“Student Press Freedom Day” worthy of acknowledgement

Sophia Comas, Online Editor-in-Chief

I’m not usually reminded of how grateful I should be to live in Kansas, yet every now and then, something brilliant smacks my face and says, “Sophia, you should be thankful.”

So should you. Because we live in Kansas, I have the ability to write these words. I have the ability to voice whatever my heart desires within the legal bounds of student journalism, and not a single teacher, administrator or government official could stop me.

Of course, it would be delightful if every student journalist could feel gratitude such as mine. However, they can’t — the Student Press Law Center wants that to be abundantly clear.

The special thing about Kansas is that we have “New Voices” legislation. More specifically, we have the Kansas Student Publications Act. Through these laws, myself and every other student journalist along with their advisors are protected from pointless things like censorship, prior review and prior restraint. These laws expands the 1988 Supreme Court decision of “Hazelwood v. Kuhlmeier,” a landmark case that determined that student newspapers were not public forums, and therefore, not protected by the First Amendment. Deemed “shameful” by the SPLC, this case and its consequences caused organizations like the SPLC to create “Student Press Freedom Day,” which is this Wednesday. 

It’s my hope that all of you acknowledge it.

With this day comes the weight of everything educators and students alike did before us to make New Voices possible. It comes with the efforts of “The Spectrum” at Hazelwood High, who fought their way to the national government and said, “This is wrong.” It comes with the 36 other states who are still fighting, hoping that one day their efforts mean as much to the future generations as Hazelwood’s do now. 

It’s important for everyone to understand the impact of student journalists. That’s why Wednesdays theme is “This is What Student Press Freedom Looks Like.”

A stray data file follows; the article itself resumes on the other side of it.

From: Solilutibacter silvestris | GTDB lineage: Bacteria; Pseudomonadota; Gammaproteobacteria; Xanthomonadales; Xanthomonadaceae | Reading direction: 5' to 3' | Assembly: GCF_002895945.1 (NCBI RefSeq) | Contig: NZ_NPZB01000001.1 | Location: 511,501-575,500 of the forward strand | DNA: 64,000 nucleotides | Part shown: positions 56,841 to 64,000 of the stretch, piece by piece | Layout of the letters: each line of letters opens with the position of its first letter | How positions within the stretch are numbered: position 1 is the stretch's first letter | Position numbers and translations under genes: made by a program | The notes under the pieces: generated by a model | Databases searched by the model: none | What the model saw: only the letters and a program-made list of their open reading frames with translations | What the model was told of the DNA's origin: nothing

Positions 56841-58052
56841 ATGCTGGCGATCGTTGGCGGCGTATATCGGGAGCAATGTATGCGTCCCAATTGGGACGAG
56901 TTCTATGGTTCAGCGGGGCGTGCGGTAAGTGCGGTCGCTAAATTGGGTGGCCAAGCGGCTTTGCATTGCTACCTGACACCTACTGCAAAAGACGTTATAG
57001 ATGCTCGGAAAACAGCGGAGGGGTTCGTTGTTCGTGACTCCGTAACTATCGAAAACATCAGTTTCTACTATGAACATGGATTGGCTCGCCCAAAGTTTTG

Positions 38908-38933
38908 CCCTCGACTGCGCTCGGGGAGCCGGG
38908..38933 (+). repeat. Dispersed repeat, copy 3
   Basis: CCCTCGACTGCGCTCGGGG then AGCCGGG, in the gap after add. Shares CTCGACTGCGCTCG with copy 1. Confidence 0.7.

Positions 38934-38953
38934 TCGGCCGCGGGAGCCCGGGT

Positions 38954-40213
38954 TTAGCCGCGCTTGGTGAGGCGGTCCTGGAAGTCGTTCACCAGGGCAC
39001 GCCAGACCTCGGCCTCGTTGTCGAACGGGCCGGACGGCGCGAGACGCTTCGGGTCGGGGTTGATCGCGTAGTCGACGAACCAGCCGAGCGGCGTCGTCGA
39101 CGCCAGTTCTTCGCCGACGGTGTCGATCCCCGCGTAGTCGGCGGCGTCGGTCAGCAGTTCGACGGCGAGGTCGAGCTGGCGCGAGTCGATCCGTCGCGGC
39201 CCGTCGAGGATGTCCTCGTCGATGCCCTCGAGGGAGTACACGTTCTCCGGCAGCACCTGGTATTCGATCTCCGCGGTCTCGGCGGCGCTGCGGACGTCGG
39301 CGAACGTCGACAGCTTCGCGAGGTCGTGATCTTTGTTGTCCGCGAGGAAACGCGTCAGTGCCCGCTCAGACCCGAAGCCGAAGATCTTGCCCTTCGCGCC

It looks like this. 

It looks like a kid pointing a camera at another student being held down by police at a public protest. It looks like reporters sitting at their school board meetings with notebooks and pencils, scribbling furiously because that important vote is about to happen and it would be almost a crime to miss it. It looks like the tired boys and girls who put the blood, sweat and tears into work that will hopefully change the world. 

But we can’t change the world alone. Our work is published in the hopes it makes an impact, yes. However, it only makes an impact if you — the reader — choose to acknowledge it. For all I know, my words are lost among youthful ears that choose not to listen. Or maybe they’re not. It’s not up to me to decide that. You alone get to choose the actions you take. I just pray that mine can point you in a direction.

I am grateful to live in Kansas. I am grateful to have the support of my peers and my adviser. I am grateful to have the support of my administrators and teachers. I am grateful for the SPLC and “Student Press Freedom Day.” Most of all, I am grateful for you. 

You alone can choose. You alone can make a difference. I no longer need your voice to fight for my freedom. But others need you to fight for theirs. Speak up about the injustices student journalists face and join the SPLC in spreading the work these journalists do.

I choose to fight for them. What will you choose?